One of Iraq’s few Christian MPs, Yonandam Kanna, secretary-general of the Assyrian Democratic Movement, told the website that the settlement did not include any clause determining the fate of disputed minority areas, control of which is sought by Arab Iraq and the semi-autonomous Kurdish region – such as the Nineveh Plains for the Christians and Shabaks.

He added: “Minorities do not have a say in this and they are not even allowed to determine their own fate. The settlement does not take into account the views of Christians or Yazidis, or any other less influential minority groups.”

Mr. Kanna has previously criticised the national reconciliation projects put forward by the larger political groups for failing to provide guarantees that people who have committed atrocities against minorities, such as Yazidis and Christians, would be brought to justice.

Another Christian Iraqi MP told a conference in Washington DC last summer that the Iraqi Parliament “does not take minorities into account”.

Global charity Open Doors, with others, has produced a detailed report on the vital contribution that Christians make in Iraq (and Syria). The report’s co-ordinator Rami* (not his real name) said: “We need recognition for the vital role of the Church in rebuilding and reconciliation… Maintaining the presence of Christians is not only about them; it is for the good of society as a whole. In the reports and research we’ve conducted, we have mapped, in a way, all the contributions Christians have given to Iraq.”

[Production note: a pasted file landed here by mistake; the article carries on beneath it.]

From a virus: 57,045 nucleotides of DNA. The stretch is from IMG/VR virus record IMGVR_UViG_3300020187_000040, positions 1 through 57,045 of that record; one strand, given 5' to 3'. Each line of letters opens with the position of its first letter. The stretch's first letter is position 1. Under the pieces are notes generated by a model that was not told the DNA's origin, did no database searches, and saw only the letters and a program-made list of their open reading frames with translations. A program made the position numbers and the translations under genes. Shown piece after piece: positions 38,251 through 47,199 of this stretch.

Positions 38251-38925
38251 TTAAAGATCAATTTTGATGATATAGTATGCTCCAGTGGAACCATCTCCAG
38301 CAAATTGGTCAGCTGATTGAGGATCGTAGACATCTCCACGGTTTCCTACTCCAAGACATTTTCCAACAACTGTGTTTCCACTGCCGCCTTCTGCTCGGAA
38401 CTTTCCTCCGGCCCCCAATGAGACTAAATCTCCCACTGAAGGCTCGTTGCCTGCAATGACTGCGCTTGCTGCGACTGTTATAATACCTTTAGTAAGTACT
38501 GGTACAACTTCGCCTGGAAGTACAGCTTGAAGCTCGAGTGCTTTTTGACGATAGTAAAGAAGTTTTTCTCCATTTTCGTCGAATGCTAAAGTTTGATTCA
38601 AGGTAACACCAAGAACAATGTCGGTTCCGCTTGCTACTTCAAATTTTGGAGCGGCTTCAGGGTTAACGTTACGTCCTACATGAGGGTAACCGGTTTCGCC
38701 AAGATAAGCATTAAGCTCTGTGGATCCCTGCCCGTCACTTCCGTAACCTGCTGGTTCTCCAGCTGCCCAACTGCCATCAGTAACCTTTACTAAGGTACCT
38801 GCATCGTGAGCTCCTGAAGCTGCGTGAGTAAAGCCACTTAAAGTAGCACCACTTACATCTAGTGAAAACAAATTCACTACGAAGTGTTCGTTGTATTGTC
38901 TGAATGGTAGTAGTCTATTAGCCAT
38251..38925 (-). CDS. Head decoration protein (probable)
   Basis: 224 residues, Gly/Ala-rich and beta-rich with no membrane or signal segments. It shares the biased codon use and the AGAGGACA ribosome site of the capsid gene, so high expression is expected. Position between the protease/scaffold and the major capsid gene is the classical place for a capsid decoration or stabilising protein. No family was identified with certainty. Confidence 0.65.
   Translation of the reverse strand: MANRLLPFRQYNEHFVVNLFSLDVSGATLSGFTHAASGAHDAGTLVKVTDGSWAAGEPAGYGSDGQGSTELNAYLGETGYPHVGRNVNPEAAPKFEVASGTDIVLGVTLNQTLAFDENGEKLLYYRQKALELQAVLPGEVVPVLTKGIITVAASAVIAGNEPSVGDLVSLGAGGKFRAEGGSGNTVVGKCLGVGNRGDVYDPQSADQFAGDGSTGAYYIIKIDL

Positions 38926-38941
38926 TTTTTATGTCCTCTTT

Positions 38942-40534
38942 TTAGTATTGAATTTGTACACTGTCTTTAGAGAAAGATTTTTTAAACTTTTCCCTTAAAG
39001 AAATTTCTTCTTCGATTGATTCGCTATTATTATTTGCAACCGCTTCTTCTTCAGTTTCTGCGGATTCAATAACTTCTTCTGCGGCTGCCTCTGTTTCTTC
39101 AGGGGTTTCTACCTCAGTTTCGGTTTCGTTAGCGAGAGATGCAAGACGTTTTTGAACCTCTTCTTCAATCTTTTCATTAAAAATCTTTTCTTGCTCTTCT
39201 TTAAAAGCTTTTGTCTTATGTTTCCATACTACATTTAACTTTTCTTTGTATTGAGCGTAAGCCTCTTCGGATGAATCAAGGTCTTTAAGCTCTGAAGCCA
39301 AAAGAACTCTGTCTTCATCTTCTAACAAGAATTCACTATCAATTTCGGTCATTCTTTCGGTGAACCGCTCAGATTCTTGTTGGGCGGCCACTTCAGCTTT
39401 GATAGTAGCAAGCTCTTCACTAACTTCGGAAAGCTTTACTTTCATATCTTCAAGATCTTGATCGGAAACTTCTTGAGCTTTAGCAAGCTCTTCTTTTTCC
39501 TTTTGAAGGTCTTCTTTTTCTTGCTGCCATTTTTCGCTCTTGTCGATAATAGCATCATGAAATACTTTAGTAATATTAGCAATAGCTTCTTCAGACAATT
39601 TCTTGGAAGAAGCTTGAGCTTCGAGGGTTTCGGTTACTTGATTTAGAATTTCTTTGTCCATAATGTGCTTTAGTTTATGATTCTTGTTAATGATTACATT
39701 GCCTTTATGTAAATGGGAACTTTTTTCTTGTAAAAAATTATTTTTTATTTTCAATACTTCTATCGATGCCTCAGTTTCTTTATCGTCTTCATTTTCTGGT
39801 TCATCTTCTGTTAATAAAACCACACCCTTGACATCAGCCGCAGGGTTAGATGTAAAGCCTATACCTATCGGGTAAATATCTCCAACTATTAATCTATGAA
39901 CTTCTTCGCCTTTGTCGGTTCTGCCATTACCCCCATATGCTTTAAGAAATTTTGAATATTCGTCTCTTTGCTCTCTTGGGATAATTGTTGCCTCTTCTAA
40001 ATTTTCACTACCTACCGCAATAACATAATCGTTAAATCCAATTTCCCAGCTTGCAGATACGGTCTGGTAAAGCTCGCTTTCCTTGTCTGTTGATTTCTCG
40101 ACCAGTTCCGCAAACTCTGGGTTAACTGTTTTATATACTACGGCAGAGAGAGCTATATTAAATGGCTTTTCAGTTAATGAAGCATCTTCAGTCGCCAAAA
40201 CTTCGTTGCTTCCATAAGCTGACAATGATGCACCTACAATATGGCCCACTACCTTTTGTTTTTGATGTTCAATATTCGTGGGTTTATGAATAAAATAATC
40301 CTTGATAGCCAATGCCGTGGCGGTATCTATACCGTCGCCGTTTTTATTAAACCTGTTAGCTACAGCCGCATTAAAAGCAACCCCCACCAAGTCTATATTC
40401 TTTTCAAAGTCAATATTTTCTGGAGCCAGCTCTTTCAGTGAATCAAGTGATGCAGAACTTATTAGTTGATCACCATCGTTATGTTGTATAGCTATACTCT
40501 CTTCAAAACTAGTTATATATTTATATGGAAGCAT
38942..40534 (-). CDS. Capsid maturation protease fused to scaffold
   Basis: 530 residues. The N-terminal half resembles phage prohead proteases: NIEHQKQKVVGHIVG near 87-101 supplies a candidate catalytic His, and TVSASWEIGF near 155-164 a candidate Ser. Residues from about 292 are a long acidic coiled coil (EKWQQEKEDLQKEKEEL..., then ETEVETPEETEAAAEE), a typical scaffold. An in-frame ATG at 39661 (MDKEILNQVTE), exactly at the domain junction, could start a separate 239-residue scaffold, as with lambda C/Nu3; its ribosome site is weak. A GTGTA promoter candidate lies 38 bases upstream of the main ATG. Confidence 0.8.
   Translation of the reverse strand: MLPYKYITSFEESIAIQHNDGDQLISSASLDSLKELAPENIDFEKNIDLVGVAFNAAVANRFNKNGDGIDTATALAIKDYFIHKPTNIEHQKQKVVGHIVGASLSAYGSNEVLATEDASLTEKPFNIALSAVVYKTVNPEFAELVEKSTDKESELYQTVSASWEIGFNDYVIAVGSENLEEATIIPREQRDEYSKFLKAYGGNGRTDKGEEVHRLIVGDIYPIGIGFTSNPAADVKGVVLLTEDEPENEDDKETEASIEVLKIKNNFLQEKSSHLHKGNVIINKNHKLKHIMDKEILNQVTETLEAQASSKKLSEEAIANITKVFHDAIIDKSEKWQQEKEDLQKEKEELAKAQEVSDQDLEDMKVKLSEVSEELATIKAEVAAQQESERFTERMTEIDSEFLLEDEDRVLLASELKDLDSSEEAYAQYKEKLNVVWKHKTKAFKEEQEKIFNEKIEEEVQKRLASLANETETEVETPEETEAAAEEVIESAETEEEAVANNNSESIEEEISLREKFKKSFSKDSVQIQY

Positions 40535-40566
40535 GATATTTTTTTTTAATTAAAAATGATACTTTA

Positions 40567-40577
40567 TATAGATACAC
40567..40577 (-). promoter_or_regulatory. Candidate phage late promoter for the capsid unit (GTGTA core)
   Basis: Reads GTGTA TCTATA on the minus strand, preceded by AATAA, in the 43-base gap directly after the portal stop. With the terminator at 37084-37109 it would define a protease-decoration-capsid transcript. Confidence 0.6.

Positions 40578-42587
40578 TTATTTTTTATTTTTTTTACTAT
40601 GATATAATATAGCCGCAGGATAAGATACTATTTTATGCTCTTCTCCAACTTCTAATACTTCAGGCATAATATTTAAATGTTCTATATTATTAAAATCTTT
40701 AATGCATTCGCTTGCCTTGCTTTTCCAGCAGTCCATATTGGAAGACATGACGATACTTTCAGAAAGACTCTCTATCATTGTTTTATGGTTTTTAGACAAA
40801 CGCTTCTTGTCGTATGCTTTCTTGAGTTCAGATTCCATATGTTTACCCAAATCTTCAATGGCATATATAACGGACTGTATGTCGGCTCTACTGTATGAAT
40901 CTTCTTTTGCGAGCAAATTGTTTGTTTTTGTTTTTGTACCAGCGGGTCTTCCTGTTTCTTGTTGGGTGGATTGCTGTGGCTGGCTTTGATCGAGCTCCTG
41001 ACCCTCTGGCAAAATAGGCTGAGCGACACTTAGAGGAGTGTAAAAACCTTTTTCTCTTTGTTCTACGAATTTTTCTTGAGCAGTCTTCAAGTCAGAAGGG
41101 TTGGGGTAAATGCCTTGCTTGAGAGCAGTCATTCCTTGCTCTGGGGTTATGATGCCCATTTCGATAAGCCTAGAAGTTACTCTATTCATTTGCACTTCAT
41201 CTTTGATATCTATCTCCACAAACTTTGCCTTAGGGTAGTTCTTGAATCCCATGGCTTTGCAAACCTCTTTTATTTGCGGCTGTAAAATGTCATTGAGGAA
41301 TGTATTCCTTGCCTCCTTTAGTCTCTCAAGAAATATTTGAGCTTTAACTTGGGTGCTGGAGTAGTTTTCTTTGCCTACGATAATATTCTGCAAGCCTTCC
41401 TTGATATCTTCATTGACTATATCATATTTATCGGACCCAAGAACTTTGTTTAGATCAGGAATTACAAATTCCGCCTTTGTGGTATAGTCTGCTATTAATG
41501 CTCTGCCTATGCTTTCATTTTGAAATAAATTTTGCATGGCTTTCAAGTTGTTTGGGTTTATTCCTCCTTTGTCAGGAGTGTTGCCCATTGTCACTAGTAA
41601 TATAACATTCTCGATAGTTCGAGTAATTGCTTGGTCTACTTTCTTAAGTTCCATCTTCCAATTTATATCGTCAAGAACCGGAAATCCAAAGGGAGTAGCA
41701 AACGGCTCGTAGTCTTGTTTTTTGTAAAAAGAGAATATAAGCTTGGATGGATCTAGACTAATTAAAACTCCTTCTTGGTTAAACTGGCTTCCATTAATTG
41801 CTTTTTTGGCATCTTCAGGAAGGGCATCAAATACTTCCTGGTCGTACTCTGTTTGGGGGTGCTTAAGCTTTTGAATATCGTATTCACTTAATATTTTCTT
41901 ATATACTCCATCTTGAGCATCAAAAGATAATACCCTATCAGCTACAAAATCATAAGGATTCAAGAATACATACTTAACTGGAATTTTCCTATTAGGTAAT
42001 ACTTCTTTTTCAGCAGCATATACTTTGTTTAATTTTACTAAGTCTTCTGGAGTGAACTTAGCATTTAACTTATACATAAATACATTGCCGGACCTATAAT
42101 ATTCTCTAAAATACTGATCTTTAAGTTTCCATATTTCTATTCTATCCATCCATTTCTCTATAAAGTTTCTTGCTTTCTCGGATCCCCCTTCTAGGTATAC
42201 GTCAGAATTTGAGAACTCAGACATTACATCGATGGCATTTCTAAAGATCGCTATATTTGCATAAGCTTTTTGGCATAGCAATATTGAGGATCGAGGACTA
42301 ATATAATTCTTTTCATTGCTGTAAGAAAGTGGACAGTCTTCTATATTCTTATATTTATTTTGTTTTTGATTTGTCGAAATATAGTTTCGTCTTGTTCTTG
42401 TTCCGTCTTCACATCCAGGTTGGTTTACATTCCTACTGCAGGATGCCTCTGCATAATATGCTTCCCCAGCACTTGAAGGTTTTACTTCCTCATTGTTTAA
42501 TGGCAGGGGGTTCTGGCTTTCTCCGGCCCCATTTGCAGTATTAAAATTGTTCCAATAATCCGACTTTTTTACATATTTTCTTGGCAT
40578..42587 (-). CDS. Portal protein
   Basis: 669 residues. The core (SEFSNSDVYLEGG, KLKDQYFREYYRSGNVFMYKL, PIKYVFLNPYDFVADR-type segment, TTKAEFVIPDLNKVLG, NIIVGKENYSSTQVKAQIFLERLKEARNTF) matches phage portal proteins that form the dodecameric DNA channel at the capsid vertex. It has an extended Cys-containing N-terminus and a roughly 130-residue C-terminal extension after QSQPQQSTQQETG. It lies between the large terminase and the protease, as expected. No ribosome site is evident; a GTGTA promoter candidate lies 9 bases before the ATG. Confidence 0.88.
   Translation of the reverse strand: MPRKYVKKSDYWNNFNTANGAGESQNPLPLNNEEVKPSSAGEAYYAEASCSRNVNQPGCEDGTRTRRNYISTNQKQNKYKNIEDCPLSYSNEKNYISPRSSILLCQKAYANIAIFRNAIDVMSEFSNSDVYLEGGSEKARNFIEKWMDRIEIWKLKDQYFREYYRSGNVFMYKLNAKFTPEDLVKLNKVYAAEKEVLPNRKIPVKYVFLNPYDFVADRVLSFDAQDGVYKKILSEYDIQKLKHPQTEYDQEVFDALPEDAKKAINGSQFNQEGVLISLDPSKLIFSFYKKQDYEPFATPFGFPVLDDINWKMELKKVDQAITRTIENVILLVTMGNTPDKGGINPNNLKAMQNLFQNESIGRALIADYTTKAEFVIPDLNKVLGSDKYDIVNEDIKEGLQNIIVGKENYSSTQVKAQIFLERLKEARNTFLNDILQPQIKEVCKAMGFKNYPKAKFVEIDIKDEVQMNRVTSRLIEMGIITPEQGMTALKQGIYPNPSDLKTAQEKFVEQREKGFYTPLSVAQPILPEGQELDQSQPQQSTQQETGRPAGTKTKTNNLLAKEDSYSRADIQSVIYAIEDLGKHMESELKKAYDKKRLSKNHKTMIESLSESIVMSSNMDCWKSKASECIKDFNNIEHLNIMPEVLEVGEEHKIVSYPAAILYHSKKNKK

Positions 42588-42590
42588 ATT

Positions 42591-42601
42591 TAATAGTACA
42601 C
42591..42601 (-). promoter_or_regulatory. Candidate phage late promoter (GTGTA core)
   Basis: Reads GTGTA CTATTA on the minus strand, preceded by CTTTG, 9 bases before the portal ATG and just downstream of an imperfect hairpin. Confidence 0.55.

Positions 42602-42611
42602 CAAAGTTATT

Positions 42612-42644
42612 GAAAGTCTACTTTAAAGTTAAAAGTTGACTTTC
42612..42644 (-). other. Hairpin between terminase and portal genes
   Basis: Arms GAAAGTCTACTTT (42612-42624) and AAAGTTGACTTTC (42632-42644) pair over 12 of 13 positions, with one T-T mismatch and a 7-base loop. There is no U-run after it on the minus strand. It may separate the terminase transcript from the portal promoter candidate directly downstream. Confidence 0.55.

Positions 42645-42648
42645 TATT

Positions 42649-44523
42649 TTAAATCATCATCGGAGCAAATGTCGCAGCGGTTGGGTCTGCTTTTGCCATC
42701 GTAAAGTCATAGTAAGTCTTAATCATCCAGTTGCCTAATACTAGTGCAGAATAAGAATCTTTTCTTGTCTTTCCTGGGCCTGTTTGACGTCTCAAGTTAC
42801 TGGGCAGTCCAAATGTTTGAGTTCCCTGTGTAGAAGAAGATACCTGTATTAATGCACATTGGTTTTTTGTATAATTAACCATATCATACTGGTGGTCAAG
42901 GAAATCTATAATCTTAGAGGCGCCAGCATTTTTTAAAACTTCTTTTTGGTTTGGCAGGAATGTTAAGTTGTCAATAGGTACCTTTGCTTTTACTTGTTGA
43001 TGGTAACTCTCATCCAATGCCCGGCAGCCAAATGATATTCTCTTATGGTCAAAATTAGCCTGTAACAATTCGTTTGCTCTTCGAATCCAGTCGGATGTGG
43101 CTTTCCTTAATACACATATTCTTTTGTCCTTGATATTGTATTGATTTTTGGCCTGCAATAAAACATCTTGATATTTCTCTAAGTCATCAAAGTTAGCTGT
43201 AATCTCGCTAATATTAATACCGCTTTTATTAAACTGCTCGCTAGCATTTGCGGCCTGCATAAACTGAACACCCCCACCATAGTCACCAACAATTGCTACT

The report begins: “When Christianity spread across what we now call the Middle East and we see that since then until now Christians have contributed to societies in literacy, in health, in translating and contributing to the Arabic language. Some of the best early centres of learning in the world were founded by Christians. Christians were among the first to introduce charitable works and NGOs. We see them involved in politics, and in the development of the Iraqi state. Christians are among the most well-known business people. And in the future Christians, alongside other numerical minorities, are vitally important for the stability of [Iraq]. Policy-makers and researchers agree that we need to maintain diversity in order to counter extremism and radicalisation. We need diversity to ensure sustainable peace and lasting stability in the Middle East.”

The way that Open Doors is tackling these issues, Rami told World Watch Monitor in November, involves working with indigenous church leaders, engaging with governments and decision-makers across the globe, and trying to collect One Million Voices in a petition in support of a campaign to bring “Hope to the Middle East”.

Source: World Watch Monitor

Germany rejecting ‘almost all’ applications for asylum of Christian refugees

These Christian refugees thought they finally found a safe refuge when they arrived in Germany after fleeing persecution in their homelands.

But now their asylum hopes are being “hijacked” in “kangaroo” courts as they face the prospects of deportation and returning again to the horrors they had fled from.